Many studies have suggested that young children are particularly vulnerable to brain injuries, but few have explored how brain injuries at early ages may impact the lives of children well after the injury seems to have healed.
New research published in the Journal of Neuropsychology suggests social difficulties following brain injuries can have substantial effects for months after an injury. In particular, the study found a concussion can negatively affect parent-child relationships.
The findings indicate the risks related to mild traumatic brain injuries, commonly called concussions, are particularly high for preschool-aged children. The results also show concussions can impact the lives of up to 2% of all children between infancy and the age of 5.
The young brain is particularly vulnerable to injury because the skull is still thin and malleable. In the months following the injury, one of the first visible signs of social difficulties in young children is a decline in their relationship with their parents,” said researcher Miriam Beauchamp, a professor at the University of Montreal in Canada.
The team suggests a concussion at an early age can slow the development of social and cognitive skills, which can have a large influence on how the parents interact with their child.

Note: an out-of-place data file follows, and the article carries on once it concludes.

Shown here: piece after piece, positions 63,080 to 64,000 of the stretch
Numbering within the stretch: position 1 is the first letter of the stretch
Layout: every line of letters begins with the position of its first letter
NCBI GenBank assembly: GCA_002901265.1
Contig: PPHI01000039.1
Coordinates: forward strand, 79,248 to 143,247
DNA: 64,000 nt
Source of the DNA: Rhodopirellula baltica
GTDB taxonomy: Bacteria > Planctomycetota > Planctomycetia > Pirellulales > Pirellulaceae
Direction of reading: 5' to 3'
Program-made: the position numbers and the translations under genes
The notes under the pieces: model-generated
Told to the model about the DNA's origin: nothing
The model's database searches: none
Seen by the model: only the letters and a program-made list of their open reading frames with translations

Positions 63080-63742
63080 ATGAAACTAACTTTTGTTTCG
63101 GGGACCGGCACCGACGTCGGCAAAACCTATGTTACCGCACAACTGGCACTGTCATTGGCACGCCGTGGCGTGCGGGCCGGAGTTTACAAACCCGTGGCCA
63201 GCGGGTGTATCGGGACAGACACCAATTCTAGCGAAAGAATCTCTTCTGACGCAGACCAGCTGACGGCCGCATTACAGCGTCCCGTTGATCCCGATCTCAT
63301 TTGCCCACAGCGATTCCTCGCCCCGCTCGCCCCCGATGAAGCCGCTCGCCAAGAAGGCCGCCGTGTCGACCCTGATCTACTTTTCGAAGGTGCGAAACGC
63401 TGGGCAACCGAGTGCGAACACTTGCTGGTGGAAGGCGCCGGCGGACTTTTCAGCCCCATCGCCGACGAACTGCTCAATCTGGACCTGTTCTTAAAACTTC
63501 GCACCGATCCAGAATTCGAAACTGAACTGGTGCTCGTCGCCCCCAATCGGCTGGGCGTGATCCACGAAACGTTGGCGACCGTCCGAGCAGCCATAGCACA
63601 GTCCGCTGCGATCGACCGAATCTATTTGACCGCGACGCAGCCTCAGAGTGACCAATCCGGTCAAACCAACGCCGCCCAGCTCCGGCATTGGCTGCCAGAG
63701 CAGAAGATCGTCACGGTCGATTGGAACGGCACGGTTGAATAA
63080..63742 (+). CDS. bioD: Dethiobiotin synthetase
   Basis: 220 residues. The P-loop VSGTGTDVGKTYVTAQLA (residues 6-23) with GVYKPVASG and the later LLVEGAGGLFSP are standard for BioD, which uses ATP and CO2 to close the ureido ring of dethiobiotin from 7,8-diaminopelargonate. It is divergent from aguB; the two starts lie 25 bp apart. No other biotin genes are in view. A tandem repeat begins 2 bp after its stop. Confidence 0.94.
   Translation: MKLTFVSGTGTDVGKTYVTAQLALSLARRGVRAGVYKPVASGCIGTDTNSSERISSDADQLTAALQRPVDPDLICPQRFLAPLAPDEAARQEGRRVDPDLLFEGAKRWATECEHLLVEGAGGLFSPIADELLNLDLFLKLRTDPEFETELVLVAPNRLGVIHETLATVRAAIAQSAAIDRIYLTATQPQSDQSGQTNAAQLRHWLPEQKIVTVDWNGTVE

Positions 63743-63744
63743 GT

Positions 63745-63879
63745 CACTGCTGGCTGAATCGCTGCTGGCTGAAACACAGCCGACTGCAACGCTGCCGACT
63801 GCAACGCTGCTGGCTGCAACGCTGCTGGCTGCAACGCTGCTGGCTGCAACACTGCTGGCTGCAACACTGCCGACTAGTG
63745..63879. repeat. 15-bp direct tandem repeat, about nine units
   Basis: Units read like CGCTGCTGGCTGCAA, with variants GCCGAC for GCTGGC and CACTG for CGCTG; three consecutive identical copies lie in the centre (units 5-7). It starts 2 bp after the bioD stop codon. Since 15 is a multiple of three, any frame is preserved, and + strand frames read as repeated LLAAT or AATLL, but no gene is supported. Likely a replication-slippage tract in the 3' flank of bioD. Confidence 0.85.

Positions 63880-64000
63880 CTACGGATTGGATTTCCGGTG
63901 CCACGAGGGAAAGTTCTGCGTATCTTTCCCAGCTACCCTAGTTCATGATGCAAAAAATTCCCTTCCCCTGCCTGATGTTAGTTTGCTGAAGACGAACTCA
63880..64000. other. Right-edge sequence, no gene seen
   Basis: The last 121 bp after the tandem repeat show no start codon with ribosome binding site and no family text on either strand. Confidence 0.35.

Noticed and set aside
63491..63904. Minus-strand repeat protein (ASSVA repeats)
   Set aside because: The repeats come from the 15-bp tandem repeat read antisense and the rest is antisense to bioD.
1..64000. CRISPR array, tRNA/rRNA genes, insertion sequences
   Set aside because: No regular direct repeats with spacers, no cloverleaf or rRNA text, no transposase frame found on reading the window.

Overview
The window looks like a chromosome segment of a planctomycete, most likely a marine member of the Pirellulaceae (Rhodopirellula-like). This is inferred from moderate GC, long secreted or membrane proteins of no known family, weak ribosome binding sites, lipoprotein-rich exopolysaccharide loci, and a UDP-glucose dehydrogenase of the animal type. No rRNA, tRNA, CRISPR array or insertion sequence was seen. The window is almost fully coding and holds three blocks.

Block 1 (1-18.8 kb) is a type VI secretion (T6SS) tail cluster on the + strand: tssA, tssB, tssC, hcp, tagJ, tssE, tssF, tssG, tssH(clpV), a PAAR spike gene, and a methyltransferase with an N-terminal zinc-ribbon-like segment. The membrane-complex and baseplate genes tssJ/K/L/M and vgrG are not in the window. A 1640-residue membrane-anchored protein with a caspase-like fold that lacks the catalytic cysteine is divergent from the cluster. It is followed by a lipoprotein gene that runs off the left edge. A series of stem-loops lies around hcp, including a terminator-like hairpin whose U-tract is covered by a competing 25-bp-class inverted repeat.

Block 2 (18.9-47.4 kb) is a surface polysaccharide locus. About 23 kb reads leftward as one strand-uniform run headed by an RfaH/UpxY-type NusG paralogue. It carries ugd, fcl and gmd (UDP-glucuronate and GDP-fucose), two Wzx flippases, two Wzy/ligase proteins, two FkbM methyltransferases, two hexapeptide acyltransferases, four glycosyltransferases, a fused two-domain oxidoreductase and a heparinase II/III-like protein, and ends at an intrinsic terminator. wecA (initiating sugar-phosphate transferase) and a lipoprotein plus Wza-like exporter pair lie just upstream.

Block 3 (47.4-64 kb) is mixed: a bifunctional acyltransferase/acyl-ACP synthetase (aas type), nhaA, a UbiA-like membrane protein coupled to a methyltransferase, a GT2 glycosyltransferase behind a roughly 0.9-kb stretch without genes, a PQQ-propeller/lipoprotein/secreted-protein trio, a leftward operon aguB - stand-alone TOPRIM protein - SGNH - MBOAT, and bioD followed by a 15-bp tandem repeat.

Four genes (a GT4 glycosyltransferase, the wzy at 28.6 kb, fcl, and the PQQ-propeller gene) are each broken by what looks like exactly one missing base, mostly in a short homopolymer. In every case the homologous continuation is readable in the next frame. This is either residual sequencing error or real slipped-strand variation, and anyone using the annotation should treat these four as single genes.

“It may be due to specific neurological mechanisms, to changes in parenting, or to stress caused by the injury,” said lead author Gabrielle Lalonde, a doctoral student at the University of Montreal.
The study set out to examine the quality of parent-child interactions six months after a brain injury. To do this, the researchers recruited 130 children between the ages of 18 months and 60 months and divided them into three categories: those with concussion, those with orthopedic injury such as a fracture or sprain of the arm or leg but no concussion, and a control group of healthy children.
The findings showed that the quality of parent-child interactions of injured children after concussion was significantly reduced compared to non-injured children and those who experienced orthopedic injury.
The results lead the researchers to suggest parents monitor their child’s behavior in the weeks following brain trauma and be prepared to adjust accordingly.
“If, as parents, you notice the effects of the accident on your own psychological state or behavioural changes in your child that make them interact differently and that persist more than a few weeks, you should talk to your family doctor or a neuropsychologist,” Beauchamp suggested.